Global Opportunities

GEO3159 : Displacement and Migration

Semester 1 Credit Value: 10
Semester 2 Credit Value: 10
ECTS Credits: 10.0


In this course, you will develop a deepened understanding of how the social and political geographies of displacement and migration are i) produced ii) experienced and iii) governed at various scales. We will also examine how localities (such as Newcastle) are responding to the complex issues experienced by displaced people and migrant communities.

This course enables you to apply your geographical knowledge in a practical manner in order to contribute to local services and organisations which are assisting migrants, refugees and asylum seekers in your own city.

Your main project will provide you with a unique opportunity to enhance local efforts of support and welcome. The practical skills developed in this course (namely, ability to work with humanitarian organizations; assess visual and textual documentation; and prepare relevant research in an accessible manner) will prepare you for future academic work, as well as employment in governmental and non-governmental sectors.

Outline Of Syllabus

What it’s all about?
Globally, there are currently over 200 million migrants on the move in the world, with more than 70 million refugees and other people who have been displaced from their homes due to violence, economic desperation, conflict and persecution. While certainly not a new problem, this level of displacement and forced and voluntary mobility is unprecedented and is increasingly framed as a ‘crisis.’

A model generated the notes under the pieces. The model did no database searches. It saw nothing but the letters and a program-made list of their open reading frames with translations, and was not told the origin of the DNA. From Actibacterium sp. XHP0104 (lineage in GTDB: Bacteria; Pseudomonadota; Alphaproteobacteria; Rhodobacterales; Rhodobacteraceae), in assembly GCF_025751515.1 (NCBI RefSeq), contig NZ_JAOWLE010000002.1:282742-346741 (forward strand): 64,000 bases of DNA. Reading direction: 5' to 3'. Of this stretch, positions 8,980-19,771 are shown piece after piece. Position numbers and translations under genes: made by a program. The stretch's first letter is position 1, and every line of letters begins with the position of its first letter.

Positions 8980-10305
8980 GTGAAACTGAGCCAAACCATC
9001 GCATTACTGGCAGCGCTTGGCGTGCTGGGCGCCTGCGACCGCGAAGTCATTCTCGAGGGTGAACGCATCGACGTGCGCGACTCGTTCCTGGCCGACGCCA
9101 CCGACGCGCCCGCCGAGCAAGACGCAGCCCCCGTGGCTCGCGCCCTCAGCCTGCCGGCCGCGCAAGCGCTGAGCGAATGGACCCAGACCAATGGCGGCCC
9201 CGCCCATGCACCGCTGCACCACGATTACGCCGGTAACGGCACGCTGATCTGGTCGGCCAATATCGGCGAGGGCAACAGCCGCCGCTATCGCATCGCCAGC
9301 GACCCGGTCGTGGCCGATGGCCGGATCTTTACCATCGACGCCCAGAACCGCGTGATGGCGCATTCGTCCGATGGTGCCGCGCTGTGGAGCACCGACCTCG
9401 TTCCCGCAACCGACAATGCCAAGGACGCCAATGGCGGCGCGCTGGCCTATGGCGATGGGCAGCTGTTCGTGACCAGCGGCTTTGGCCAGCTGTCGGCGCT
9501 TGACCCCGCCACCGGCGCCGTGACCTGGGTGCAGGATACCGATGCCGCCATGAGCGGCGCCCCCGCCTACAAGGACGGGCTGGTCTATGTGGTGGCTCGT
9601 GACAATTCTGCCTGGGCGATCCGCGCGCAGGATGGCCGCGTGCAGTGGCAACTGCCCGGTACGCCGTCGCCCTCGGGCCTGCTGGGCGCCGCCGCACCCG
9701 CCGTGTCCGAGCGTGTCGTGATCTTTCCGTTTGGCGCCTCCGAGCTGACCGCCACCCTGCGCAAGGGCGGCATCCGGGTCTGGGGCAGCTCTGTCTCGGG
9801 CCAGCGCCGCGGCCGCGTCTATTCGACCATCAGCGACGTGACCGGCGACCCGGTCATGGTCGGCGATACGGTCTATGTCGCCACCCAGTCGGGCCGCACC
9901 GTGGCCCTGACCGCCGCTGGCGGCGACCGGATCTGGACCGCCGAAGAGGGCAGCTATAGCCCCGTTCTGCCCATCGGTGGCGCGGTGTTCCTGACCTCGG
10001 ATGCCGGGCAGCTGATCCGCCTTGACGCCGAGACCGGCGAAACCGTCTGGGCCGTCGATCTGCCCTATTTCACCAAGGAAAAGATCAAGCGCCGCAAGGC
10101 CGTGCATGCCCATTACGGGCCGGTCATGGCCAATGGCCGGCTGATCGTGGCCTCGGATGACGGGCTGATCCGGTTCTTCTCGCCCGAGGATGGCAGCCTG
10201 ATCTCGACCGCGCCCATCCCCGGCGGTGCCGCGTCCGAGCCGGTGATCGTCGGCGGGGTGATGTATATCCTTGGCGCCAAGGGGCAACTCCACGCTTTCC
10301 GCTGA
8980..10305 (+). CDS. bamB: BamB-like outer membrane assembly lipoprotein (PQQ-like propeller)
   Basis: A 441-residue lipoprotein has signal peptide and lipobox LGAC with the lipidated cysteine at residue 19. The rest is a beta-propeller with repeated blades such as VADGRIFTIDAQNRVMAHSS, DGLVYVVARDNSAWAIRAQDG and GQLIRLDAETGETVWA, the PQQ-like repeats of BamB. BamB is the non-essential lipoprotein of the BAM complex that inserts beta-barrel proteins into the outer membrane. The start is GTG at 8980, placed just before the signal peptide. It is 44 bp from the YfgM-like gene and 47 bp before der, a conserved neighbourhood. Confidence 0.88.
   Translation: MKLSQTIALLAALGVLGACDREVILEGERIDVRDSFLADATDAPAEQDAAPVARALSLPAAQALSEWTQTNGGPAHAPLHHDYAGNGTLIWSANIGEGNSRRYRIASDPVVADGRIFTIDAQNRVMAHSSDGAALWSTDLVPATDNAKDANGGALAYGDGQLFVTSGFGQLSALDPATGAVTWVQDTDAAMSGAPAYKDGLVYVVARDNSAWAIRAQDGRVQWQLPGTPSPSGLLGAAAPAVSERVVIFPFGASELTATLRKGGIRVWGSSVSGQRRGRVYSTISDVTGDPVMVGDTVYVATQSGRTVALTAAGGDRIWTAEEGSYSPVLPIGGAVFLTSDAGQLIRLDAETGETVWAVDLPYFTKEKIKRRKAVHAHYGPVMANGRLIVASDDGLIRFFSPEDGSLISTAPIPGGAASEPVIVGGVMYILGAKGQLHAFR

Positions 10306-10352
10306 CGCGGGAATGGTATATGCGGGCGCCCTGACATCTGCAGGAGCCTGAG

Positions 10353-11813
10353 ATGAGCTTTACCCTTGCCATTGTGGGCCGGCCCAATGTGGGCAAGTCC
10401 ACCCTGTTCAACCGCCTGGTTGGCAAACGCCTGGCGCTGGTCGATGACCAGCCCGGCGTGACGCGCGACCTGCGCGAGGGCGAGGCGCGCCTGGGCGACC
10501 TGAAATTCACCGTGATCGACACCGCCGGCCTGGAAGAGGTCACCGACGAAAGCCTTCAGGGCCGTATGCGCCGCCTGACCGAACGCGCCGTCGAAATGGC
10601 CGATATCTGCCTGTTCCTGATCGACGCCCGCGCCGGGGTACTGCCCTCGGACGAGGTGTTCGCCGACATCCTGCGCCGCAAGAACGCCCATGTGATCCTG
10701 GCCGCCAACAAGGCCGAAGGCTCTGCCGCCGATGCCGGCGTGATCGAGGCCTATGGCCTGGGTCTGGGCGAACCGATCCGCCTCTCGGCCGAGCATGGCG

This module offers geographical approaches and tools to help you understand how the experiences of migrants and displaced people are driven by a complex, entangled and enduring set of crises. Vitally, we will also pay particular attention to how local agencies and individuals are responding to the issues.

In this module, you will learn from: lectures, course readings, and popular non-textual forms such as films, graphic novels, podcasts and music. You will also have the opportunity to hear from experts working in humanitarian organisations (such as UNHCR, Newcastle City of Sanctuary), and importantly, you will also learn from life experts – migrants and refugees - who have the most intimate knowledge of these issues.

This module is suitable for anyone interested and/or concerned about displacement and migration.

Course Format
This module is separated into three main sections:

In the first section, you will be introduced to key readings, theories and concepts relevant to the study of refugee and asylum geopolitics. In each class, we will reflect on the key questions assigned for that week. PLEASE come to class being prepared to discuss these questions! Following this, you will also have the chance to hear from invited guest lecturers each of whom provides expert knowledge about the challenges and possibilities of humanitarian responses from a variety of perspectives.